Booster Bath Tub and Petsafe Ramp Product Experience & Modifications

Bathing dogs is a necessity.  That doggy pond water smell isn’t welcome here, it’s too much.  It’s always been a strain on my lower back bending over to give our dog a good scrubbing.  I looked at various tubs but didn’t like them for several reasons.  Some were at ground level requiring me to bend over, while elevated tubs were fully enclosed requiring me to lift the dog over the rim.  I did find a tub that had an opening that a dog could walk into.

The Booster Bath large elevated tub is configured so that steps could be attached at the opening.  It looks good but the steps didn’t look as if it would work very well.  There were 3 steps that would be difficult for a larger dog to navigate.  My dog would jump off them.  I decided to go with a ramp that I would modify to attach to the tub.

I like the tub itself but do not like the leg design.  The way the legs are designed they want to push out and away from the tub.  The tendon part of the leg wants to come out of the slots.  The first time I used the tub my dog jumped out just as one of the legs pulled out.  I replaced the leg then continued with bathing.  My dog wants to sit down in the middle of the tub.  This pushes down making the legs move outward as I’m scrubbing the dog.

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While the dog was sitting in the tub I looked at the underside and noticed a gap at the connection point.  I thought if I don’t support the tub the legs would pull out and the tub would collapse with the dog in it.  It first I wasn’t sure what might work then remembered I had a shower chair/bench in storage.  I took off the back and arm rest adjusted the height to fit.  It worked the chair fit perfectly without interference.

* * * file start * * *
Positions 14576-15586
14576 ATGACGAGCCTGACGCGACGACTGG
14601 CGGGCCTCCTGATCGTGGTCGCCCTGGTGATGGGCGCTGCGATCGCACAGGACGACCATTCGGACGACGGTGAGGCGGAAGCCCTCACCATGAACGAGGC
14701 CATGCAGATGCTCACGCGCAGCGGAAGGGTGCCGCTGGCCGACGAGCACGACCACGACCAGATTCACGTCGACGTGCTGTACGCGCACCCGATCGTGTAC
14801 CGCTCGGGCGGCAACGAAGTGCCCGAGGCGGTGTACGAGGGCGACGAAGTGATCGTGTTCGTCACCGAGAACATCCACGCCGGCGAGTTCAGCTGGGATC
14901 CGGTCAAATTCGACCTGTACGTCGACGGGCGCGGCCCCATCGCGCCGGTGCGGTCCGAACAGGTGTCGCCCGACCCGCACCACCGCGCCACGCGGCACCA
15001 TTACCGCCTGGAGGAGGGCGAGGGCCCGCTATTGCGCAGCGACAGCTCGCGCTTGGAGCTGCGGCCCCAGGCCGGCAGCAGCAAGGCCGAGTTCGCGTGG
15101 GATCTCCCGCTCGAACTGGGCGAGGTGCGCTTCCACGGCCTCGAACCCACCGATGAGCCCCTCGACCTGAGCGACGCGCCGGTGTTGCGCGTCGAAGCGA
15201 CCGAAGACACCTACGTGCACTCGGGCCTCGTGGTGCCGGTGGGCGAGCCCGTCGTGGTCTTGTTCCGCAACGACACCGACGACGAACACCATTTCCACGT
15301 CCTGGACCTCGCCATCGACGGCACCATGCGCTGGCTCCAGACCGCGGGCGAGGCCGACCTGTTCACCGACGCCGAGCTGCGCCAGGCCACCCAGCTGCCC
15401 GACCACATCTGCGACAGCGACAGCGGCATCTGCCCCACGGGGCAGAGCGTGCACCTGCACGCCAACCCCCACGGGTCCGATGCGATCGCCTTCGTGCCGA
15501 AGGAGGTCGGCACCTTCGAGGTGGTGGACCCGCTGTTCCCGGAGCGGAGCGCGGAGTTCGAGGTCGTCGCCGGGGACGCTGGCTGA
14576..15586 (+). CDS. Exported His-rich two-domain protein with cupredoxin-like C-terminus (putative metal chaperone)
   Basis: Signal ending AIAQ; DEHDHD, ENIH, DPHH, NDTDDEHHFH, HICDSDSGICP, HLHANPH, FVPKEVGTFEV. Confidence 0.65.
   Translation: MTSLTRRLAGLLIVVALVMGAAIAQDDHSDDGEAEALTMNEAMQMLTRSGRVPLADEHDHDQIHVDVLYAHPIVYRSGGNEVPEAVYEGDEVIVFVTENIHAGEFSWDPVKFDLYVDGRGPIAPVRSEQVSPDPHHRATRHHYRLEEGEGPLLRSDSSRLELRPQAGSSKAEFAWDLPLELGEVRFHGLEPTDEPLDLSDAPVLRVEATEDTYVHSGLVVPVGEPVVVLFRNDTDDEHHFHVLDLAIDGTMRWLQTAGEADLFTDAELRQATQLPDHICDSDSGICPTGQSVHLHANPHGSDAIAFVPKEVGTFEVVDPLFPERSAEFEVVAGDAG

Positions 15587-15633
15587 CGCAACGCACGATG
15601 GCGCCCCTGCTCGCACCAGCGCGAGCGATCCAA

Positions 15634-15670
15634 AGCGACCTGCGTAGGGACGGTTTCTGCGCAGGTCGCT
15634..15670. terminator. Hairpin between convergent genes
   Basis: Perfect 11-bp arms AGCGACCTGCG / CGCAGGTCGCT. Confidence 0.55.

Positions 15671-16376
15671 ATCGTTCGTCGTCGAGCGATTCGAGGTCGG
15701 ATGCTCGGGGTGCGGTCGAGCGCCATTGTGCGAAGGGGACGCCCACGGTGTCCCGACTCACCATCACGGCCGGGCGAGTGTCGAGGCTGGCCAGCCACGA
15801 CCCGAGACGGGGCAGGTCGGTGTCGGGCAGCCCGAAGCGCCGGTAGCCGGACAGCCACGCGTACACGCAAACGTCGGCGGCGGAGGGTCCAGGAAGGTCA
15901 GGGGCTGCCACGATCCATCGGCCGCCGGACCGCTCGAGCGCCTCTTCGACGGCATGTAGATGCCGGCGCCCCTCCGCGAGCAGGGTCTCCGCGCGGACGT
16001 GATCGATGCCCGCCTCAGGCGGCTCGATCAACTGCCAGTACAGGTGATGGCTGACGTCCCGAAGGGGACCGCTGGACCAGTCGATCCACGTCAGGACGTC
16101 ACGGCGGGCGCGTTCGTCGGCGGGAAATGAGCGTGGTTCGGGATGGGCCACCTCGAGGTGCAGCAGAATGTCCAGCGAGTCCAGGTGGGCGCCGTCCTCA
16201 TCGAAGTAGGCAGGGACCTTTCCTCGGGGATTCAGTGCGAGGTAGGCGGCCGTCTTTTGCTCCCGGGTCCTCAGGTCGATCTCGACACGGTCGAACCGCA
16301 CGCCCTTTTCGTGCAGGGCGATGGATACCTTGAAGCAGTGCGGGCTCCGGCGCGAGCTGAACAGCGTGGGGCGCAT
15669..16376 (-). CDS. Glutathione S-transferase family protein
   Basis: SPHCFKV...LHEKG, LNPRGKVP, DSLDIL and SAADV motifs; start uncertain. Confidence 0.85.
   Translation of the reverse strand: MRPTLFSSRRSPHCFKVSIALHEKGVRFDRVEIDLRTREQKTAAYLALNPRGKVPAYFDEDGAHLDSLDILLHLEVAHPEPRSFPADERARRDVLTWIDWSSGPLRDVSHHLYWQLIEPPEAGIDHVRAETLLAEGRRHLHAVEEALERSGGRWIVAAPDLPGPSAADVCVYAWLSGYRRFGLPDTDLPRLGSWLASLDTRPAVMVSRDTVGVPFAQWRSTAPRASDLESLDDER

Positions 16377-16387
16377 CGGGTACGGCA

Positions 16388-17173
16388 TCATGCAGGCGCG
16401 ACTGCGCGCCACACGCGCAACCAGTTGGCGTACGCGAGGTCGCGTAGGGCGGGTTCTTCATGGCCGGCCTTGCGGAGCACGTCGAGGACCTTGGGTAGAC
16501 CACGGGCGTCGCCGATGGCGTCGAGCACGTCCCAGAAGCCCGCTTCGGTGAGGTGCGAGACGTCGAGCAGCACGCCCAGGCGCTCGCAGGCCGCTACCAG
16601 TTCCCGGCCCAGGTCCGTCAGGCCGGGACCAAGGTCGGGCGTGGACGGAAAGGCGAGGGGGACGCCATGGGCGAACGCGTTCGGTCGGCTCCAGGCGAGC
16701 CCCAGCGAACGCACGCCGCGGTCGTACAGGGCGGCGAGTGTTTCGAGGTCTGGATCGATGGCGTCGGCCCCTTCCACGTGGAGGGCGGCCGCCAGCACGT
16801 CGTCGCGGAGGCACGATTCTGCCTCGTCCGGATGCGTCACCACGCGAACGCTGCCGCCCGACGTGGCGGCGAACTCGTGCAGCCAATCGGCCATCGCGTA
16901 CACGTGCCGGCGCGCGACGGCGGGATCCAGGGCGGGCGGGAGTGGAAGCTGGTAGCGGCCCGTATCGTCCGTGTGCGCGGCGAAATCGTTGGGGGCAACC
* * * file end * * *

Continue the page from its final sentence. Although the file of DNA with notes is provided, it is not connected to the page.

tub chair

Now when the dog is washed the tub is very stable.   Our dog is relaxed, calm and seems to enjoy the bath.  I’m not the only one who has had issue with the legs.  There are many customer reviews on Amazon reporting the same problems.

To get the dog into the tub I went with the Petsafe folding ramp.  I liked that it is lightweight, folding and fits into the tub when finished.  It had a semi flat area that would allow me to attach it to the tub with clevis pins.  Drill a few holes, push the pins in and done.

clevis pin

When I used the ramp the first time as the dog reached the hinge the tub began to tilt backward from the dogs weight.  I attached the front of the tub to the ground with a strap the had the dog walk up.  The ramp was very shaky as well as flexed as the dog passed over the hinge.  It looked like there was a lot of pressure being placed over the hinge portion.  To counteract the forces I put a concrete block and some wood under the hinge.  That eliminated the flexing and made the ramp much more stable.

I knew the block and wood was temporary.  It was a hassle that looked like an eyesore.  I looked at many options and didn’t like any of them.  One day while checking out a Harbor Freight mailing it dawned on me that 3 ton jack stands might work.  I purchased a pair and they fit perfectly without any adjustments.  All I did was all some nonslip matting.  Now that ramp is very sable.

jack stands